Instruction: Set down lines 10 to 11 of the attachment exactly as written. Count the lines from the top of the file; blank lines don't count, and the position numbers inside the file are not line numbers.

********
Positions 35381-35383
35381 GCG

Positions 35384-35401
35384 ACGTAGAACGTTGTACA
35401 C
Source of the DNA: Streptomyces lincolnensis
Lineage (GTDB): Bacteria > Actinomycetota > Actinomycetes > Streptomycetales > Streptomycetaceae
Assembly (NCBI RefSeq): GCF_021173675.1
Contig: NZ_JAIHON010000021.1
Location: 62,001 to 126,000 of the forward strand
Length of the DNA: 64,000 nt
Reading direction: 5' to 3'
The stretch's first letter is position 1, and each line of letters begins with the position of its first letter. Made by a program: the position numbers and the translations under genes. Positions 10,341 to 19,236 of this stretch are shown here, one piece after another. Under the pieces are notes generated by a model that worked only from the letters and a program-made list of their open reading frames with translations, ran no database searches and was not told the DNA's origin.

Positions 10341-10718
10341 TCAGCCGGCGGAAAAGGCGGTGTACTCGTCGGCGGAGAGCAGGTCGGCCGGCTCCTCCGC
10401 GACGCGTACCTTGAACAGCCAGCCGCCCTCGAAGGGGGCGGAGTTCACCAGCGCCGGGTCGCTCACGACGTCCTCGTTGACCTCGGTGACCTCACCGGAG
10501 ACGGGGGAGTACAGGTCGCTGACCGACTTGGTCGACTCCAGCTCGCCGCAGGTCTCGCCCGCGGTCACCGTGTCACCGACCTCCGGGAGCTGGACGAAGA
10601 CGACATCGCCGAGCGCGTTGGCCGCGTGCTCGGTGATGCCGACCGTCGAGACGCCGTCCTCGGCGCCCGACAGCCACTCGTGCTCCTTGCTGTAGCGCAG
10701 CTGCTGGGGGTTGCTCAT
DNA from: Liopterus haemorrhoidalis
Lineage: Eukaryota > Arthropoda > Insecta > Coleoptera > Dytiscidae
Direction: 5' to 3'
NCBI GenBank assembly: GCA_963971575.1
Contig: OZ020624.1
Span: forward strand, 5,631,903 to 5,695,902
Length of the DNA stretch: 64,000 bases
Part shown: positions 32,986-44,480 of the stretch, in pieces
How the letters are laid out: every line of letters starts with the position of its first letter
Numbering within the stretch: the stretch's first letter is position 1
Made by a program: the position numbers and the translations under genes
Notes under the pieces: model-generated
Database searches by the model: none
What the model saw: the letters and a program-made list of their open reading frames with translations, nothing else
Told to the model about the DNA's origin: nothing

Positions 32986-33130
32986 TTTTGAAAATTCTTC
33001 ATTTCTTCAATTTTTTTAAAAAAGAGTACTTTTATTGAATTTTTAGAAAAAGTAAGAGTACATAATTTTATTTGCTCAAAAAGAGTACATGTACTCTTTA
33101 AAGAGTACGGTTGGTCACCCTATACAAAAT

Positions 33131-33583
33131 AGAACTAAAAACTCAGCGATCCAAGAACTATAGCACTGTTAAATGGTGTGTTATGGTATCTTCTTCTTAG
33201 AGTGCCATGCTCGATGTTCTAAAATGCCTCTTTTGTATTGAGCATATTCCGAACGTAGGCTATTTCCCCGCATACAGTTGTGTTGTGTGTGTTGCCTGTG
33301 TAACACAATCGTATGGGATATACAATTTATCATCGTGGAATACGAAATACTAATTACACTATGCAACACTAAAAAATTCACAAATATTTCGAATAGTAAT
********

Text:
Location: 62,001 to 126,000 of the forward strand
Length of the DNA: 64,000 nt